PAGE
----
Since the election, House Financial Services Committee Chairman Jeb Hensarling (R-TX) has reiterated that he views the CHOICE Act as a “blueprint” for financial regulatory reform in a Trump administration and indicated that financial regulatory reform is “going to happen in the first year” of the Trump administration. Further, Financial Institutions Subcommittee Chairman Blaine Luetkemeyer (R-MO) has indicated that the full committee is planning a mid-February mark-up of the CHOICE Act in order to push financial regulatory reform forward. It therefore seems likely that the CHOICE Act will provide a useful guide for future proposals from the new Congress and administration. Among other things, the CHOICE Act would have restructured the Consumer Financial Protection Bureau (the CFPB) and modified or repealed certain aspects of the Dodd-Frank Wall Street Reform and Consumer Protection Act (Dodd-Frank). Although it is impossible, at this time, to anticipate the full scope of possible reforms, we believe that the CHOICE Act is the best place to start. This client alert summarizes certain key provisions of the CHOICE Act intended to provide regulatory relief to financial institutions from certain bank regulatory and consumer financial protection requirements. The legislation also contains a number of provisions proposing capital markets reforms and provisions intended to promote capital raising that are not summarized here.
While not part of the CHOICE Act, President-elect Trump has also called for a “temporary moratorium on new agency regulations that are not compelled by Congress or public safety in order to give our American companies the certainty they need to reinvest in our community, get cash off of the sidelines, start hiring again, and expanding businesses.” As part of this moratorium, Mr. Trump has called for a systematic review of federal regulation, whereby he would ask “every federal agency to prepare a list of all of the regulations they impose on Americans which are not necessary.” A moratorium and systematic review of financial regulations would mean not only a lack of new regulations but also that pending rules, in areas such as arbitration, would be unlikely to go into effect soon or at all.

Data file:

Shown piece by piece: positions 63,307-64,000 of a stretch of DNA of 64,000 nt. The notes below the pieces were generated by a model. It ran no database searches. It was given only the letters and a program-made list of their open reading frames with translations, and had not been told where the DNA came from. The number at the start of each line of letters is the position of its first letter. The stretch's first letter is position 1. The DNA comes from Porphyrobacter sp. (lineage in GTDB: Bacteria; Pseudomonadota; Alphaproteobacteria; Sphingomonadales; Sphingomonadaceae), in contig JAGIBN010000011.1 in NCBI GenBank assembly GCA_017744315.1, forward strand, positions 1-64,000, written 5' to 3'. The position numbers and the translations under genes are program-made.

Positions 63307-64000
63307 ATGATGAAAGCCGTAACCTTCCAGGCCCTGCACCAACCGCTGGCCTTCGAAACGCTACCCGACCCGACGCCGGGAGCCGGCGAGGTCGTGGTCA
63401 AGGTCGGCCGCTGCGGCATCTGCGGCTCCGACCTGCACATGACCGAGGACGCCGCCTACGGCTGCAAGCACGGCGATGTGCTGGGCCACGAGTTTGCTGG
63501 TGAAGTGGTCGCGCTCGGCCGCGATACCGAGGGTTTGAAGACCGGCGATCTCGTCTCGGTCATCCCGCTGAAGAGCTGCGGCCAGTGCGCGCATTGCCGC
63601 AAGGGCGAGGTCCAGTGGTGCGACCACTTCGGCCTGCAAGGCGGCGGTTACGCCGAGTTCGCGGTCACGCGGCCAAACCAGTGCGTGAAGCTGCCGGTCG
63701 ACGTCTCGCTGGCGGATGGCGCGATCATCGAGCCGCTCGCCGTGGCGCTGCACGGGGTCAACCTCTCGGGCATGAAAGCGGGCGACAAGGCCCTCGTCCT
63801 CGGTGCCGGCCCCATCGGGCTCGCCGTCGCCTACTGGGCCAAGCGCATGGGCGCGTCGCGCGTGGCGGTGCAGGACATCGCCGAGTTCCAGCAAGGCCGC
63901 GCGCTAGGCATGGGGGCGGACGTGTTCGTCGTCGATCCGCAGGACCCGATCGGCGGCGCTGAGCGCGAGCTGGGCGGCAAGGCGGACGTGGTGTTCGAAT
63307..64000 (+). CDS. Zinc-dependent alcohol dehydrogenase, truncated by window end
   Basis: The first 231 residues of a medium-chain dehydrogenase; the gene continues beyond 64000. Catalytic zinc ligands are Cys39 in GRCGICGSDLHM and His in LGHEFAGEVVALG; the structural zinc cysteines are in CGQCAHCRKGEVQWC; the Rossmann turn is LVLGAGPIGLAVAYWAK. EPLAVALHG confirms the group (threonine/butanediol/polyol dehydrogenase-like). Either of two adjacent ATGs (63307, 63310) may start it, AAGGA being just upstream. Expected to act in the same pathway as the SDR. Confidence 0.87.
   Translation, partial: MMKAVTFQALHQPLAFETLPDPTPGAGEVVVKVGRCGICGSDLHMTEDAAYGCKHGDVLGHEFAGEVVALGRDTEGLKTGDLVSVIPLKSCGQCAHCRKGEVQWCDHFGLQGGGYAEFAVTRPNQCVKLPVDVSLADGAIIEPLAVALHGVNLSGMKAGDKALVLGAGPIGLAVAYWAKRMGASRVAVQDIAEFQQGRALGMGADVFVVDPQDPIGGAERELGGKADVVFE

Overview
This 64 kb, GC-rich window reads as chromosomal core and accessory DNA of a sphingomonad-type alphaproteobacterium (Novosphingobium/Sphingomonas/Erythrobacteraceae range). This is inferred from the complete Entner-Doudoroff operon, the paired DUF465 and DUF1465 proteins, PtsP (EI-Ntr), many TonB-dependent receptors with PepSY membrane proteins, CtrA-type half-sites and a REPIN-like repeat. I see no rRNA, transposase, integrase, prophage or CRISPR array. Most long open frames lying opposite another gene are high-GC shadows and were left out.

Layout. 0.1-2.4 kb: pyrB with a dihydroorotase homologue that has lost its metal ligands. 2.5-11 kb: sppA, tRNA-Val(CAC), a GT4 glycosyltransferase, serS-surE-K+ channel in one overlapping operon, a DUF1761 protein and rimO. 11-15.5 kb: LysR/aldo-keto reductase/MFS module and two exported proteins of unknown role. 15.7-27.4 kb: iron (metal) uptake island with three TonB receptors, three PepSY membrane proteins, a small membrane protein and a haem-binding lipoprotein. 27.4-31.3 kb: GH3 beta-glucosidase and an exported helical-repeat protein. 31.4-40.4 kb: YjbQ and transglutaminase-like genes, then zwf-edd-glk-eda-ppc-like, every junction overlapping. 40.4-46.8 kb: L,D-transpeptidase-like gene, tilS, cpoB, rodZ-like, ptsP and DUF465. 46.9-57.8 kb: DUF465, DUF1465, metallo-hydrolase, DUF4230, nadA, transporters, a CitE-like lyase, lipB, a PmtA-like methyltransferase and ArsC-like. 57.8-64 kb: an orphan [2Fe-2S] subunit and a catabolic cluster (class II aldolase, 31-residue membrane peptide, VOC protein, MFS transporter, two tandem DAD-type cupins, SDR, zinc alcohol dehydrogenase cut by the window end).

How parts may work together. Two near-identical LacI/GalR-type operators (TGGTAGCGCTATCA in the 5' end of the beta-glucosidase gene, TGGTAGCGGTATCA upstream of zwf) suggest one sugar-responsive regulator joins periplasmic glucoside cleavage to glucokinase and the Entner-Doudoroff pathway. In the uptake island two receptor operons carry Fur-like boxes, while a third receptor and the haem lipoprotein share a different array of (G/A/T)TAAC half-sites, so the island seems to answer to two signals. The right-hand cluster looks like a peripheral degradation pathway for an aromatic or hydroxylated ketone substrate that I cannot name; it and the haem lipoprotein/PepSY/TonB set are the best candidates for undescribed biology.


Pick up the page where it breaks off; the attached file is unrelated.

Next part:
Consumer Financial Protection Bureau
The CHOICE Act did not provide for the elimination of the CFPB. However, it would have altered the CFPB’s structure to a five-person, bipartisan commission renamed the “Consumer Financial Opportunity Commission” (the Commission). Other key proposals to reform the CFPB included in the CHOICE Act were the following:
The CHOICE Act would have provided regulatory relief to parties engaged in residential mortgage lending and related activities by incorporating the following reforms:
The CHOICE Act would have provided regulatory relief to certain banks and credit unions as follows:
Repeal of the Volcker Rule and Durbin Amendment. The CHOICE Act would have repealed the Volcker Rule and repealed the “Durbin Amendment” price controls on debit interchange transactions.
The Qualifying Capital Election. The CHOICE Act offered banks significant regulatory relief in exchange for maintaining higher capital than is required by current law and regulation. Specifically, the CHOICE Act offered all depository institutions, regardless of size, making a “qualifying capital election” an “off-ramp” from certain requirements of Dodd-Frank. Institutions that maintain a leverage ratio of at least 10% and have a composite CAMELS rating of 1 or 2, would be permitted to elect to be exempted from a number of regulatory requirements, including the Basel III capital and liquidity standards and the “heightened prudential standards” applicable to larger institutions under Section 165 of Dodd-Frank. Banks that make the qualifying capital election would also be exempt from any limitations on mergers, consolidations or acquisitions that relate to capital, liquidity or concentration of assets or deposits (including the 10% deposit concentration limit and 10% total liabilities limit). Qualifying banking organizations would be subject to stress testing, but stress test results could not be used to limit capital distributions. Any bank that fails to maintain the specified, non-risk weighted leverage ratio will face restrictions on distributions and be required to submit a capital restoration plan. If the bank does not restore its leverage ratio within one year, it will lose its status as a qualifying banking organization and lose the regulatory relief provided by the election.